Encompassing political, social, and cultural issues, this primary source reader allows students to hear the voices of the past, giving a richer understanding of American society since 1945. Comprises over 50 documents, which incorporate political, social, and cultural history and encompass the viewpoints of ordinary people as well a variety of leaders An extended introduction explains to students how to think and work like historians by using primary sources Includes both written texts and photographs Headnotes contextualize the documents and questions encourage students to engage critically with the sources

How the Religious Right Shaped Lesbian and Gay Activism

Author: Tina Fetner
Publisher: U of Minnesota Press
ISBN: 9780816649174
Release Date: 2008
Genre: Social Science

While gay rights are on the national agenda now, activists have spent decades fighting for their platform, seeing themselves as David against the religious righta s Goliath. At the same time, the religious right has continuously and effectively countered the endeavors of lesbian and gay activists, working to repeal many of the laws prohibiting discrimination based on sexual orientation and to progress a constitutional amendment a protectinga marriage. In this accessible and grounded work, Tina Fetner uncovers a remarkably complex relationship between the two movementsa one that transcends political rivalry.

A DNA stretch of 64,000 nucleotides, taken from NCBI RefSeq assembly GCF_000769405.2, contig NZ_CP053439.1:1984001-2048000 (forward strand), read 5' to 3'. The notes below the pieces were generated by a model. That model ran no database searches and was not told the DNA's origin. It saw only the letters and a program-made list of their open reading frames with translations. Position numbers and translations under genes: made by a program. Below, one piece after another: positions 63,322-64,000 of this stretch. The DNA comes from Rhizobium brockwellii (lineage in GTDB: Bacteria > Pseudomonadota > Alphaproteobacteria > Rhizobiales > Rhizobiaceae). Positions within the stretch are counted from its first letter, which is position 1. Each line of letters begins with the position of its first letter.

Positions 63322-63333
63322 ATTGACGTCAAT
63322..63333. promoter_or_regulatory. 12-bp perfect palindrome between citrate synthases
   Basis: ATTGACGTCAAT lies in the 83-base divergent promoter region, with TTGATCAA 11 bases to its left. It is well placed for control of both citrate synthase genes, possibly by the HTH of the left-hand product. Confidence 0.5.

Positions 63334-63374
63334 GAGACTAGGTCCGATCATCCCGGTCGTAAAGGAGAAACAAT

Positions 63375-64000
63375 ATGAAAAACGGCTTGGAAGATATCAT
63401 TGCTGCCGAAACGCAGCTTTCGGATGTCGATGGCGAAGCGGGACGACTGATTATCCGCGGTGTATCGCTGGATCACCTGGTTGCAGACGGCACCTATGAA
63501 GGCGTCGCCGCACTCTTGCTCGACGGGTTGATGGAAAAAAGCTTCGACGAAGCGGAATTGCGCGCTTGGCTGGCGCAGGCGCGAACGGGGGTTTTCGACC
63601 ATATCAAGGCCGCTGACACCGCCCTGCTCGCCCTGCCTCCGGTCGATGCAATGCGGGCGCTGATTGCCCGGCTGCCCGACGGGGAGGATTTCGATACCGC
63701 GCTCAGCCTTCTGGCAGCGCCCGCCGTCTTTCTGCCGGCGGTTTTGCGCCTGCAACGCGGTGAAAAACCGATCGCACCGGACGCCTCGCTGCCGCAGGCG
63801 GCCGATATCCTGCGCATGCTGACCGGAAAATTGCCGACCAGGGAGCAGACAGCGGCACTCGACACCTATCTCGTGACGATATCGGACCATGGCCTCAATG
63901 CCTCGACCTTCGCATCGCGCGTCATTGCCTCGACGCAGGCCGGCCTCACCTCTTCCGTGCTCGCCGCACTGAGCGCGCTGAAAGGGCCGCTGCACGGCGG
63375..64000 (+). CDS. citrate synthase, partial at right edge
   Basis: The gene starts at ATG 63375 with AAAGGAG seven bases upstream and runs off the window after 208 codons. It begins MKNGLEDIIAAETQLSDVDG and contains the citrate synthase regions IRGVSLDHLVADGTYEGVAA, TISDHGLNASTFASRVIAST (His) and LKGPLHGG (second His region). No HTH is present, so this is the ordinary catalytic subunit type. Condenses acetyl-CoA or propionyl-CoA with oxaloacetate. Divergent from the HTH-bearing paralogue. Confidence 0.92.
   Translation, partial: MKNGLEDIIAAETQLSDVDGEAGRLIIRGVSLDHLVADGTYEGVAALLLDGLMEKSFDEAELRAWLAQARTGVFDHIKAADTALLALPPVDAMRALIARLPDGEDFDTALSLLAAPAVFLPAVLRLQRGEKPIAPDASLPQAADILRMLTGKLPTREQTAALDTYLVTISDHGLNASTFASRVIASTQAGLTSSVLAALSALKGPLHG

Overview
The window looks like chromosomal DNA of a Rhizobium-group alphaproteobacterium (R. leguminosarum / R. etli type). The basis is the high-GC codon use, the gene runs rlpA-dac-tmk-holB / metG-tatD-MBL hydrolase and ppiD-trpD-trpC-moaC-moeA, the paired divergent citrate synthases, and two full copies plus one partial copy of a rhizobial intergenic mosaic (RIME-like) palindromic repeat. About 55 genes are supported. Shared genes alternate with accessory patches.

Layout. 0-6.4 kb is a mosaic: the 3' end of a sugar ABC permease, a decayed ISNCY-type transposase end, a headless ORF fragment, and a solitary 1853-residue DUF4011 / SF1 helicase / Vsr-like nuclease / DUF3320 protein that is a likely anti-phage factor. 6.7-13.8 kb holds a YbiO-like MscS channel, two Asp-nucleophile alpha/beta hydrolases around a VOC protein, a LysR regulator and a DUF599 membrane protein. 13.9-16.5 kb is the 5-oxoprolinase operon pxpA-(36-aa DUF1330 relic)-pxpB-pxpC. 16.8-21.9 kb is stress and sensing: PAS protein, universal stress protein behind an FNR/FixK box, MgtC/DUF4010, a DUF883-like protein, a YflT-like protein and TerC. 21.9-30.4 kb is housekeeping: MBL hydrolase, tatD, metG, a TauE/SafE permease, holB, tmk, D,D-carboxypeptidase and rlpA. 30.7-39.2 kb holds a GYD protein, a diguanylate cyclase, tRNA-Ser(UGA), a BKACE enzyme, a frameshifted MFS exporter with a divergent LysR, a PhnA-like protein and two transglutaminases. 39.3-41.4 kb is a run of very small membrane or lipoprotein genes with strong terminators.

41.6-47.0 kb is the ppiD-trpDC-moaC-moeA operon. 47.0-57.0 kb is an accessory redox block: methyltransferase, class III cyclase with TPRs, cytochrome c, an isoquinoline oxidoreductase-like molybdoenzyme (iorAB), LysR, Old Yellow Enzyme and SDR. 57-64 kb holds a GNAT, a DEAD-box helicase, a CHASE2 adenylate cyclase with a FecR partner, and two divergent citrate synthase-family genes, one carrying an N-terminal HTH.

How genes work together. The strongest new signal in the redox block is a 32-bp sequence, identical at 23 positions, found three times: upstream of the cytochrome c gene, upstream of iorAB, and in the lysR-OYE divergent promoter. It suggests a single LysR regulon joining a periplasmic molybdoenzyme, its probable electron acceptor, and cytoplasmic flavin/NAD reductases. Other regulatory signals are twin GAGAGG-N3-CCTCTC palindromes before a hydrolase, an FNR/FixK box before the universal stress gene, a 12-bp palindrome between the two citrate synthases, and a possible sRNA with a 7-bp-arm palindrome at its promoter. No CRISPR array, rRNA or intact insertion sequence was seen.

Sexual Orientation and Human Rights

Author: Laurence Thomas
Publisher: Rowman & Littlefield Publishers
ISBN: 9780585118918
Release Date: 2000-01-01
Genre: Philosophy

What rights govern heterosexual and homosexual behaviors? Two distinguished philosophers debate this important issue in Sexual Orientation and Human Rights. Laurence Thomas argues that a society which has the constitutional resources to protect hate groups can protect homosexuals without valorizing the homosexual life-style. He defends the view that the Bible cannot warrant the venom that, in the name of religion, is often expressed against homosexuals. Michael Levin defends the unorthodox view that the aversion some people experience toward homosexuality deserves respect. He further argues that while homosexuals enjoy the same rights as others to be free of violence and discrimination, they do not have more extensive rights.

The Straight State

Author: Margot Canaday
Publisher: Princeton University Press
ISBN: 1400830427
Release Date: 2009-07-06
Genre: Political Science